Posts Tagged ‘Holy Spirit’



People have different ways of approaching reality. Some are analytical, reasoned, logical, etc. That’s not me. Not that I can’t be analytical, reasoned and logical. But those are deliberate disciplines that I practice; in contrast to my instinctive way of approaching the world which is through my feelings. I’m just a feeling kind of person.

Maybe too much sometimes. When people talk about having certain spiritual gifts I always say I have the spiritual gift of weeping – I cry at weddings and baptisms and movies. I can’t sing Charles Wesley’s And Can It Be without getting choked up. There’s just something about the words, “Amazing love! How can it be, that thou, my God, shouldst die for me?” I’m not a very good singer, but I love to belt those words out. And then toward the end of the song when it says, “My chains fell off, my heart was free, I rose, went forth, and followed thee.” I usually have to keep myself from jumping up and down during that verse.

Jumping up and down to Charles Wesley – go figure.

Not surprisingly, I resonate with Scriptures like Paul’s word in Romans 8 that God’s Spirit joins with our spirit to affirm that we are God’s children; and with John Wesley’s experience of having his heart “strangely warmed.” That kind of gut oriented experience of the faith is foundational for me.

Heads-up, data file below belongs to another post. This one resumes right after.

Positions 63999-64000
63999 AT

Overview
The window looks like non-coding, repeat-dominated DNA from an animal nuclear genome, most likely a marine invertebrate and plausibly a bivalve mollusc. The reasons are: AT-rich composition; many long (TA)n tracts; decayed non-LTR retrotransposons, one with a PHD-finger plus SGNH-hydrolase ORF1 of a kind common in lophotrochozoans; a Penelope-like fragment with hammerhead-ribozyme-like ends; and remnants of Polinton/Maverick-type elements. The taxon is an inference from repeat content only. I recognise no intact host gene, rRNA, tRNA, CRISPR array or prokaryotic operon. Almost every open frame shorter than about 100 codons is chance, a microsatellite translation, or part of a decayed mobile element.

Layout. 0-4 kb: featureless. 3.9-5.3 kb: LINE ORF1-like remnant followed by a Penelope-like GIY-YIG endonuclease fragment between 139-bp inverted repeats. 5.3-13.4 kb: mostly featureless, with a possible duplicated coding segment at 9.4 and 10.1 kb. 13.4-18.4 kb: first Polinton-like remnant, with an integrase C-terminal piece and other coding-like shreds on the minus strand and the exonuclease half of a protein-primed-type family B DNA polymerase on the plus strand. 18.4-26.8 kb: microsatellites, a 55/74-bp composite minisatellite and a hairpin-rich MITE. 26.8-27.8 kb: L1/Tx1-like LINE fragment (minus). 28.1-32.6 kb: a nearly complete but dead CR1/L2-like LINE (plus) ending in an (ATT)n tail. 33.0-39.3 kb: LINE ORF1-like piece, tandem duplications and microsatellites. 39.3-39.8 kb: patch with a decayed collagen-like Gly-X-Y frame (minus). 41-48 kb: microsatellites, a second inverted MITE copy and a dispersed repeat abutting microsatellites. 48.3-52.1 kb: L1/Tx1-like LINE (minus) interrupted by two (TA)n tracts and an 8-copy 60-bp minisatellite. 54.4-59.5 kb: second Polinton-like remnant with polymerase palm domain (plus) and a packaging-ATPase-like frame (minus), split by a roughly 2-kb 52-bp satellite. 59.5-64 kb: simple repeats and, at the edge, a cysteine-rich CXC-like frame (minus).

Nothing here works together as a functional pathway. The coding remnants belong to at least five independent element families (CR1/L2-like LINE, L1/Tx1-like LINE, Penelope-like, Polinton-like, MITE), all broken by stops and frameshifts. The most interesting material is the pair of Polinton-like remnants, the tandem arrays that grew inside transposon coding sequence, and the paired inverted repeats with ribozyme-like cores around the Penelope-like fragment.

So one of the most disorienting moments of my ministry happened when I was approached by a young woman toward the end of a weekend of preaching who earnestly asked how she could really know that God loved her if she couldn’t feel it.

This was a Cornerstone Celebration weekend so she had heard me preach three times already and had been involved in my three-hour teaching session on sharing our faith. Now it was about 5 minutes before the last service was to start and she was desperate to know if what I’d been talking about all weekend long was really true.

Was it really true that God loved her enough to become human in Jesus; was it really true that God’s love for her was radical enough to involve passionate sacrifice. She was sure it was true for everyone else since they could feel it; but it couldn’t possibly be true for her because she couldn’t.

You’ve probably already guessed that I was getting all misty as my mind raced, searching for some way to respond. She continued that it wasn’t just about feeling God’s love. She couldn’t feel anything. Things had happened in her past and she had dealt with them by repressing, pushing down and blocking out any and all feeling within her. I have no feelings, she said and as I looked into her eyes, I believed her.

How is it that we come to know God’s love? Is it only when we feel God’s Spirit “bearing witness” with our spirit? Is it only when our hearts are “strangely warmed?” Is there more to it than that? If we’re not a “feeling kind of person,” does God not work in us and through us anyway?